NuScale NRC approval overshadows UAMPS delay
NuScale’s small modular reactor design has been closely linked with its likely first customer, Utah Associated Municipal Power Systems (UAMPS), but the regulatory design approval shows the company is more than just a sum of its potential clients.
The UAMPS Carbon Free Power Project (CFPP) had enlisted NuScale to install one of its 12-module, 720 MW SMR power plants, but the announcement last month that UAMPS would delay the project by a couple of years to 2030 sparked concern that the manufacturer may lose its only customer.
The delay prompted some to fret over the same nagging worries; how could NuScale, and by extension, new nuclear build, sucessfully resolve problems of schedule slips, cost overruns, certification hurdles, technical risks and competitor technologies that are growing fast and can offer solutions today rather than in 10 years?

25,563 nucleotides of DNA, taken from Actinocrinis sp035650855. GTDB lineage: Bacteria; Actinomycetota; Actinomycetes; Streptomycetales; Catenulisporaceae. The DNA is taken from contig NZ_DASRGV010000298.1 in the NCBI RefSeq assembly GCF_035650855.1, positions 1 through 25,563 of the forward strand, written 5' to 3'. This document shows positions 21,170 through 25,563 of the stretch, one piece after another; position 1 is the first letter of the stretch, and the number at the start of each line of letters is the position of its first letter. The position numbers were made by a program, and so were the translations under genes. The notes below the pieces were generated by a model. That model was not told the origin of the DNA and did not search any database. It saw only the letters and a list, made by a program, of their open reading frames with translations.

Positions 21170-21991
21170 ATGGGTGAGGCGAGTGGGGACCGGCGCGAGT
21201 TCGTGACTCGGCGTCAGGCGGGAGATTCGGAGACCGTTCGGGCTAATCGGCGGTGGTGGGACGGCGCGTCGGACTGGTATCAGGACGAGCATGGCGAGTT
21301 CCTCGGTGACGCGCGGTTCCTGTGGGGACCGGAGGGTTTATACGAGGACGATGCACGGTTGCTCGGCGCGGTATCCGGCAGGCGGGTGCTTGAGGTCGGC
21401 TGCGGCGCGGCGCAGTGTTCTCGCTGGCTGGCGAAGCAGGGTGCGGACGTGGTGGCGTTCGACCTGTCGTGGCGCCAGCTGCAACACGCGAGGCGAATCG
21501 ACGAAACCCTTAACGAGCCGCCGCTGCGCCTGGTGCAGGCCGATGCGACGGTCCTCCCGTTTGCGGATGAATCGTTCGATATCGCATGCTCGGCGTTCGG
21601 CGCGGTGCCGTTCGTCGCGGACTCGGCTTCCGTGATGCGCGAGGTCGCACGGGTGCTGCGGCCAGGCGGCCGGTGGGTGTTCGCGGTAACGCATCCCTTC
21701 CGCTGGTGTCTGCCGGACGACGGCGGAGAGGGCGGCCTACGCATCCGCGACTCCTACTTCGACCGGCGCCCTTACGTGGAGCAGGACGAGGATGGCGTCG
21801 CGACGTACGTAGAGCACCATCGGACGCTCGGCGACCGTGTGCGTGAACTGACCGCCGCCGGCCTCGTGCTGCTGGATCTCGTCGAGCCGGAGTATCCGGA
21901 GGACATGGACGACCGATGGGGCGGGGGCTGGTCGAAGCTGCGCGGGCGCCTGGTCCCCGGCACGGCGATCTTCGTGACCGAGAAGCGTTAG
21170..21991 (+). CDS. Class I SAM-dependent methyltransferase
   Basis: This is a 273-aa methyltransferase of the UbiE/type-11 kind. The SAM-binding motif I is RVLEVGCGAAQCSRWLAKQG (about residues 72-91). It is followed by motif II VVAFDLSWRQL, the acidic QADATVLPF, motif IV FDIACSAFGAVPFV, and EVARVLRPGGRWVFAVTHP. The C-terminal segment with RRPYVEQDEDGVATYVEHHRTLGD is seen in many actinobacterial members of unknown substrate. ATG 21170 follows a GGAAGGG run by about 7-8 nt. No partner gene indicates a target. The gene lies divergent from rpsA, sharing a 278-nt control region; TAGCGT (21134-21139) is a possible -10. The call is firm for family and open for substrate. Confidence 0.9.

“Like so many of these vendors, NuScale is investing heavily in public relations to try to convince the public that this is something their tax money should support, because the only hope for the UAMPS project, or any other of these first-of-a-kind projects, is that the Department of Energy will end up financing it,” says Union of Concerned Scientists’ Director of Nuclear Power Safety Edwin Lyman.
UAMPS has noted that price increases surrounding NuScale’s plans for the CFPP, which has risen to $6.1 billion for the plants’ entire lifetime, mean that the Levelized Cost of Energy (LCOE) for customers could not compete with a natural gas combined cycle plant of the same size without an expected $1.4 billion grant from the DOE.